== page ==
In short, the muralist and signwriter side of his practice stems from process. “I’ve always felt calm when I’m mid-process,” Will notes. “Whether that be building IKEA furniture, fixing something or painting the window frames of my family home.
“Murals and signs offer me the perfect blend of creativity and practicality,” he adds. “I can spend time illustrating and designing something, then switch into a different brain mode to scale up and paint the piece onto a surface. I also enjoy the social side of this work too. You have to be present in a location, and you can spark conversations with the most unsuspecting people.”
Will’s art usually contains technical, observational imagery and sometimes typography whilst also possessing a colourful nature. He likes to take influence from traditional signage and advertising. “I love the styles seen in early ephemera and packaging,” he enthuses. “Vintage matchbox art and soap companies are worth a quick Google. Additionally, technical drawing principles seem to shine through often.”
He also draws inspiration from those who’ve gone before him. “The greats such as Keith Haring, Andy Warhol and David Hockney take the top spot in terms of inspirational artists,” he says. “More contemporary people I admire are Levi Jacobs, Printed Goods, David Shrigley and Kelly Anna.”
And he’s learned from some of the best directly, too. “During my studies, I completed an internship with Geo Law, the formerly Sheffield, now London-based illustrator and mural artist. I managed to get some grant funding from the Enterprise Team at uni, which covered the costs. We crossed paths when he hosted a meet-up called Doodle Club, which I went on to help coordinate. It was incredibly inspiring to assist him in painting murals and creating assets for Doodle Club. It was so insightful getting my foot through the door of the industry and seeing how the inner workings of the visual art machine tick.”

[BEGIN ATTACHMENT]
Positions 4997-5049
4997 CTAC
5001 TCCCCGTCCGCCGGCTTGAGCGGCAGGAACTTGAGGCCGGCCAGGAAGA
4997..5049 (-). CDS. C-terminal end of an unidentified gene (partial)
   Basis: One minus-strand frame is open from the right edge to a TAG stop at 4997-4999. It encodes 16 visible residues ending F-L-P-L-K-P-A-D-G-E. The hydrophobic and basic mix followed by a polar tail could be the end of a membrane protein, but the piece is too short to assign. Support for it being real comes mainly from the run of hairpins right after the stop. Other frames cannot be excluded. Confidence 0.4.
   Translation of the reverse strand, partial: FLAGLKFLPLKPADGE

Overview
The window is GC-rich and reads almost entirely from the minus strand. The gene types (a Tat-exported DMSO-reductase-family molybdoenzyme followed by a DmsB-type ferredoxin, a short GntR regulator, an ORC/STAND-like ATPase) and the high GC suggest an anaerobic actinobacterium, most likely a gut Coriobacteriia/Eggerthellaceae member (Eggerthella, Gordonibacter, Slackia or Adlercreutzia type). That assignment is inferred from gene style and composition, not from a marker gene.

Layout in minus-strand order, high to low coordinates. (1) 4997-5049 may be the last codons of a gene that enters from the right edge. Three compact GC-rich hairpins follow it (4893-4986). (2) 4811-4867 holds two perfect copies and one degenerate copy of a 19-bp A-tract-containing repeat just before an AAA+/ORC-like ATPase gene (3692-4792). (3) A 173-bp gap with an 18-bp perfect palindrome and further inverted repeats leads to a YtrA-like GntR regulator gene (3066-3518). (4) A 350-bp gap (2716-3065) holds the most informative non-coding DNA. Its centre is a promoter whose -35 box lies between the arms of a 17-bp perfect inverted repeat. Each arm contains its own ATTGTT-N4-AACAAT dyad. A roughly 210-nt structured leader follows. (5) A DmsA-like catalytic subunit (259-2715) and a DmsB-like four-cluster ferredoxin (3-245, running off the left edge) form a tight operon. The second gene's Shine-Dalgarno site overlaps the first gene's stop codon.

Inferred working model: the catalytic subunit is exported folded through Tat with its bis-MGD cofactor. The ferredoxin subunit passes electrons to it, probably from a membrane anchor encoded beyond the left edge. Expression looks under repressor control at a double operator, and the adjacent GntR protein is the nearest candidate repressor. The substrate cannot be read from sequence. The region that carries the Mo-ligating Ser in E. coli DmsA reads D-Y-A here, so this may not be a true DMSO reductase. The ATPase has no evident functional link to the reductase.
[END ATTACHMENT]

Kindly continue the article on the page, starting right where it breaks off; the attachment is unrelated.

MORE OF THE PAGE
Will’s peers and other students during his studies were another big inspiration. “We were constantly bouncing ideas off each other and constructively critiquing each other’s practices,” he recalls, namechecking Jack Martindale, Grace Jandrell, Guy Ruston
and Lydia Hignett among others.
Will’s success to date stands testimony to the continuing popularity of traditional, handwritten signs in an increasingly digital world. “I think people are a bit tired of the consumerism that’s constantly pinging left, right, and centre throughout their lives,” he says. “Social media is a blessing in the fact it allows us to connect and engage with wider audiences, but the opposite in the fact that big business can sneak their sponsored content into our daily scroll almost without us noticing. I think people are gravitating towards tradition because it’s refreshing.
“Alongside this, the process of how they’re painted is admirable. It takes skill and precision, and it is just as exciting to watch the creation as the finished article. I think brands and businesses have cottoned on to this too, and by collaborating with signwriters and artists and sharing the process, it gives their company more of a down-to-earth ethos.”
As for Will’s contributions to this oeuvre, it’s the undeniable technical quality of the work that makes it particularly distinctive. That, he believes, stems from his early introduction to art. “Flicking through the pages of my dad’s portfolios and seeing the hand-drawn sketches and renderings of products definitely led to some kind of lightbulb moment,” he says.